Ancient Use of Sandstone Caves in the Brazilian Amazon: Dark Zone Rock Art

May 11, 2012 / Brazil, South America / By Luiz Travassos
Dr. Luiz Travassos with Hand Imprints

Photo via Dr. Luiz Travassos

In May 2012, Dr. Luiz Eduardo Panisset Travassos and his PhD student Bruno Durão Rodrigues went to the Brazilian Amazon Forest to register the probable first Brazilian case of rock art paintings in the dark zone of a cave.

Together with Rodrigo Motta, a speleologist from the region, the team identified hand printings and zoomorphs 350 meters (1150 feet) from the entrance of the “cavernas das Mãos”, in the municipality of Rurópolis, Pará, Brazil. These are considered to be the first known example of such drawings.

A Zoomorph inside Caverna das Maos

Photo via Dr. Luiz Travassos

In Brazil, cave paintings near entrances or in the twilight zones of caves are well documented, but not in total darkness. Some examples show cave art in areas where sunlight can reach the panel at least for a period during the day as the zoomorphs pictographs at Caverna das Mãos. In its interior one clear painted zoomorph is identified.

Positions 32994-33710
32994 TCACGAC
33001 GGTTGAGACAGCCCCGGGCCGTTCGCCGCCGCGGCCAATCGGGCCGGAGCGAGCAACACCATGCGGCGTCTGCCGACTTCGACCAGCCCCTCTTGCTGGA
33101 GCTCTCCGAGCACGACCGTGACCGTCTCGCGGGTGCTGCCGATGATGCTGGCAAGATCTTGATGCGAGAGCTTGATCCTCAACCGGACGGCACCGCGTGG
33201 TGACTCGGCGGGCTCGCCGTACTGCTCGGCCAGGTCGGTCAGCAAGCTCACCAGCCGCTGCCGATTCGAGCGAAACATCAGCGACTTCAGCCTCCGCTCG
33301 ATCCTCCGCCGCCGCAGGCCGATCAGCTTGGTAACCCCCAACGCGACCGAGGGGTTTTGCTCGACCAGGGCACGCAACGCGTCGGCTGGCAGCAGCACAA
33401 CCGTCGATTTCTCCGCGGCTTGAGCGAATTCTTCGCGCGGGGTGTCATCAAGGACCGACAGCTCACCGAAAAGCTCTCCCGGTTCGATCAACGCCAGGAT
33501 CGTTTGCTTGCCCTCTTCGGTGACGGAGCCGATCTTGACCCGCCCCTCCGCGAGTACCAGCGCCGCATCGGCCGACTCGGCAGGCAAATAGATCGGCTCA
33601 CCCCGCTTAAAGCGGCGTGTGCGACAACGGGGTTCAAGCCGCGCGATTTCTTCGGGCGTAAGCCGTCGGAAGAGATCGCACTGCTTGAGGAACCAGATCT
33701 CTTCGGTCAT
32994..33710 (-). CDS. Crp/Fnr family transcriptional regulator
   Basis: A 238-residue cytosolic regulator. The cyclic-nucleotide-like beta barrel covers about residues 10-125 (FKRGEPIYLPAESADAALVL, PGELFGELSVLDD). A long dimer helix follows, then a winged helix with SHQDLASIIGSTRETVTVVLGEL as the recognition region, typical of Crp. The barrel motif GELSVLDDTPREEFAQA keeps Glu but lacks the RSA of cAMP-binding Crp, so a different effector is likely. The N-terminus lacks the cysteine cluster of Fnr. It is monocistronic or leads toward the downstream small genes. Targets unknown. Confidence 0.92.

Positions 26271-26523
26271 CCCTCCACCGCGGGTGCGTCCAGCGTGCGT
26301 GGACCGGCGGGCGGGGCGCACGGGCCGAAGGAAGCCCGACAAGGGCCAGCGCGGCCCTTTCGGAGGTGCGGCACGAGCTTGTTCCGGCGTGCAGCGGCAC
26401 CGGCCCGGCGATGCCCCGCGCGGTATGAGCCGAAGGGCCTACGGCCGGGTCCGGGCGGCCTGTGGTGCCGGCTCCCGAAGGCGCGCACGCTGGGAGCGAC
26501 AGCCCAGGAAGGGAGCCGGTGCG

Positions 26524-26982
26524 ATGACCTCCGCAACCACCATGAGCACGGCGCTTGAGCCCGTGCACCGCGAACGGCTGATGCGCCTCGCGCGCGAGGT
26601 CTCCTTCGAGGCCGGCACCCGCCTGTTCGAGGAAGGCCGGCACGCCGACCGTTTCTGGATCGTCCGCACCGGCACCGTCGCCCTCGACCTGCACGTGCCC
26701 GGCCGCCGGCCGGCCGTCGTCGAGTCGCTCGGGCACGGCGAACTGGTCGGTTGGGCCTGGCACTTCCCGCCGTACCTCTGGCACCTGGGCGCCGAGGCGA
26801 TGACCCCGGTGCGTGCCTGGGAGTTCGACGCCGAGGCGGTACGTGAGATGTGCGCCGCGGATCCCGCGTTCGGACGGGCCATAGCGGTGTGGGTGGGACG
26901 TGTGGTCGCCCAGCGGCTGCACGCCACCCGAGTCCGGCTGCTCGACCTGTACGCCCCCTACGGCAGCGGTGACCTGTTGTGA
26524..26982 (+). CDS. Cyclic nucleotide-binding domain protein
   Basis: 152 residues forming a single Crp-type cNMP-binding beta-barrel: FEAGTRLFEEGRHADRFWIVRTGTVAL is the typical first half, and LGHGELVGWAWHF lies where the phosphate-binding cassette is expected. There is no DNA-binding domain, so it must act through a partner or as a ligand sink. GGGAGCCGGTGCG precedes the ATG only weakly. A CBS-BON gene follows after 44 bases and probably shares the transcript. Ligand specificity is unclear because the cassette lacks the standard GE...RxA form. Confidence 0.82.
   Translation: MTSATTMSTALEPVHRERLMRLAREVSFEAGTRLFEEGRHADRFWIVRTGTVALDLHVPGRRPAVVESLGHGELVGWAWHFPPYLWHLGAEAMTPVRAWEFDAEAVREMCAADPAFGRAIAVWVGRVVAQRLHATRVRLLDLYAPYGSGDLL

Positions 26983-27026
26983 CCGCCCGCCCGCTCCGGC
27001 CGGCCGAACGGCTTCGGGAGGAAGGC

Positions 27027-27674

The other interesting fact of this paintings is the kind of “sacrifice” made to reach the walls. The groups had to walk through meandering conduits as well crawl passages in order to make the paintings. It is a clear sign of a ritual performance.

In addition to adult hand imprints, the hand imprints of an infant are also visible.

The researchers are now preparing a paper about this cave and five others with pictographs and cave paintings.

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About Luiz Travassos
Dr. Travassos is a geographer who holds a Master's and a Doctoral degree in Geography. In 2011, he earned another Doctoral degree, in Karstology, from the University of Nova Gorica, Slovenia. He does physical and cultural research on karst regions and caves.


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